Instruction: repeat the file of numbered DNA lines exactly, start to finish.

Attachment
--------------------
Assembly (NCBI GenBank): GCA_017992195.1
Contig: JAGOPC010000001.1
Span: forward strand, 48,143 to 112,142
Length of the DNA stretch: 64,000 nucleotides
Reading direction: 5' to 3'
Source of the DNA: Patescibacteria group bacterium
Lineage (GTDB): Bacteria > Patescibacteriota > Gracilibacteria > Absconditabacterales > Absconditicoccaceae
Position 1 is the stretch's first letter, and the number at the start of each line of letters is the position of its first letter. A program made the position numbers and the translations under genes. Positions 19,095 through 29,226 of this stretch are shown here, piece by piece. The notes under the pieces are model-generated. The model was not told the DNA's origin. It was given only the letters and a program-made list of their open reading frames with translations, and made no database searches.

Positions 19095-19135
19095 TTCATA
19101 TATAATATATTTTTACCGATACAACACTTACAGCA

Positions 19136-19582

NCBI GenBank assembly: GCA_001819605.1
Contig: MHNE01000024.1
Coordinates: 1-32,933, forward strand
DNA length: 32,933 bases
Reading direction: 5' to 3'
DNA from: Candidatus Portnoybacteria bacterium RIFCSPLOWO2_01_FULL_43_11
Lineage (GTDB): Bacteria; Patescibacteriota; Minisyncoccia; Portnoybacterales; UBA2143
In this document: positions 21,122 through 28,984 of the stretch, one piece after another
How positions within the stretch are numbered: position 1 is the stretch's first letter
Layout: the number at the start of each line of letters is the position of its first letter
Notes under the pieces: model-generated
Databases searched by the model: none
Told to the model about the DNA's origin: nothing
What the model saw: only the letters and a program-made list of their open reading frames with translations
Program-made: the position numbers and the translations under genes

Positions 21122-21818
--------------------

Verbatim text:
Assembly (NCBI GenBank): GCA_017992195.1
Contig: JAGOPC010000001.1
Span: forward strand, 48,143 to 112,142
Length of the DNA stretch: 64,000 nucleotides
Reading direction: 5' to 3'
Source of the DNA: Patescibacteria group bacterium
Lineage (GTDB): Bacteria > Patescibacteriota > Gracilibacteria > Absconditabacterales > Absconditicoccaceae
Position 1 is the stretch's first letter, and the number at the start of each line of letters is the position of its first letter. A program made the position numbers and the translations under genes. Positions 19,095 through 29,226 of this stretch are shown here, piece by piece. The notes under the pieces are model-generated. The model was not told the DNA's origin. It was given only the letters and a program-made list of their open reading frames with translations, and made no database searches.

Positions 19095-19135
19095 TTCATA
19101 TATAATATATTTTTACCGATACAACACTTACAGCA

Positions 19136-19582

NCBI GenBank assembly: GCA_001819605.1
Contig: MHNE01000024.1
Coordinates: 1-32,933, forward strand
DNA length: 32,933 bases
Reading direction: 5' to 3'
DNA from: Candidatus Portnoybacteria bacterium RIFCSPLOWO2_01_FULL_43_11
Lineage (GTDB): Bacteria; Patescibacteriota; Minisyncoccia; Portnoybacterales; UBA2143
In this document: positions 21,122 through 28,984 of the stretch, one piece after another
How positions within the stretch are numbered: position 1 is the stretch's first letter
Layout: the number at the start of each line of letters is the position of its first letter
Notes under the pieces: model-generated
Databases searched by the model: none
Told to the model about the DNA's origin: nothing
What the model saw: only the letters and a program-made list of their open reading frames with translations
Program-made: the position numbers and the translations under genes

Positions 21122-21818